Saudi Arabia does not have a standalone data protection law but the principles of privacy of information and personal data do exist in Sharia.

Bahrain has passed a personal data law recently and it exists along with other data protection provisions from other laws in the areas of banking, telecommunications and employment. A new Personal Data Protection Authority is also to be established in accordance with the law with inspection rights to ensure compliance.

There are, however, some sector-specific data protection obligations that exist in regulations about certain sectors, including cybersecurity, telecommunications, and employment. Careful consideration should be given to each of these regulations as well as the basic principles derived from Sharia that protect personal and private information.

Both the data centre owner and operator should also consider the implications of the EU General Data Protection Regulation which captures the transfer and use of personal data outside of the EU (including Middle East).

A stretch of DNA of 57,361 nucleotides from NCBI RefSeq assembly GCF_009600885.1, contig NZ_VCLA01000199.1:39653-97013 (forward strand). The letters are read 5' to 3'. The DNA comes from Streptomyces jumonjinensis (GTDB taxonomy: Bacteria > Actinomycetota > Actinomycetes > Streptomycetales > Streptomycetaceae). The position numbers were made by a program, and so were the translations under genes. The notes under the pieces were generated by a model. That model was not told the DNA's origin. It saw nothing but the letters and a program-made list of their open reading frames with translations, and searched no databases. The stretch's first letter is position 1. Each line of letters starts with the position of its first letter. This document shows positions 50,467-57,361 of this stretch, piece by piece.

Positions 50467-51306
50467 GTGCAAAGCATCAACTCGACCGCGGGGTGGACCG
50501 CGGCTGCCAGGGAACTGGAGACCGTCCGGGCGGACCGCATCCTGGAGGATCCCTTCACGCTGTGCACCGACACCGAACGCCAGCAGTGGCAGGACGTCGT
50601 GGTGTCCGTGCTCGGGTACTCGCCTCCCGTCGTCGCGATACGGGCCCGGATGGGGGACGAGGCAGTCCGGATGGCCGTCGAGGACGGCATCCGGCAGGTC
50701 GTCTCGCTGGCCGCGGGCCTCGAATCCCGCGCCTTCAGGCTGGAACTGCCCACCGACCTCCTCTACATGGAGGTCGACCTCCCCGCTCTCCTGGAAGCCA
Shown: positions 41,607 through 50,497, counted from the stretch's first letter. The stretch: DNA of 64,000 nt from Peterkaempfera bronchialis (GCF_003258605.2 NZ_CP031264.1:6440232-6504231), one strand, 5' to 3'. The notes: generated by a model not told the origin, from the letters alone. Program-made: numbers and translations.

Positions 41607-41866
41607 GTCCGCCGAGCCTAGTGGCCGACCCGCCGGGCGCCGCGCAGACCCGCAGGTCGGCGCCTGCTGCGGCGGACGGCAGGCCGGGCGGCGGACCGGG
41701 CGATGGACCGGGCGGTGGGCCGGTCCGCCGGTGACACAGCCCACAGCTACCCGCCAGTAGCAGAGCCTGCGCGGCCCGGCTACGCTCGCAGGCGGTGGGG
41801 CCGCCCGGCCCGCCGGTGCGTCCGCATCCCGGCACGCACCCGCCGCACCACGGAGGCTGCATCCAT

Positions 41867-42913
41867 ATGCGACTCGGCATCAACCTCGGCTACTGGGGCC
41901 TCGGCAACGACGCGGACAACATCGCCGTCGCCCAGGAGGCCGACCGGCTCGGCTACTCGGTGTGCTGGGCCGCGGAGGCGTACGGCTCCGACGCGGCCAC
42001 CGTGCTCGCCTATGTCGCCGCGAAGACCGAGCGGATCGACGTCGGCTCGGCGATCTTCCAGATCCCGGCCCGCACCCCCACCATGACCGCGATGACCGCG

Regulatory compliance

Regulatory and licensing requirements are an important consideration for both data centre owners and operators, and each should ensure that they fully understand the position.

The Telecommunications Regulatory Authority (TRA) is the body responsible for governing the sector in the UAE.

Ensuring compliance with the security requirements, as imposed by the National Electronic Security Authority, is also a mandatory requirement.

In Saudi Arabia, the Communications and Information Technology Commission (CITC) regulates data centres while there is no single regulator for data centres in Bahrain.

A careful approach to full compliance with all applicable regulations, in relation to doing business and commercial registration, must be carefully considered in all of these jurisdictions.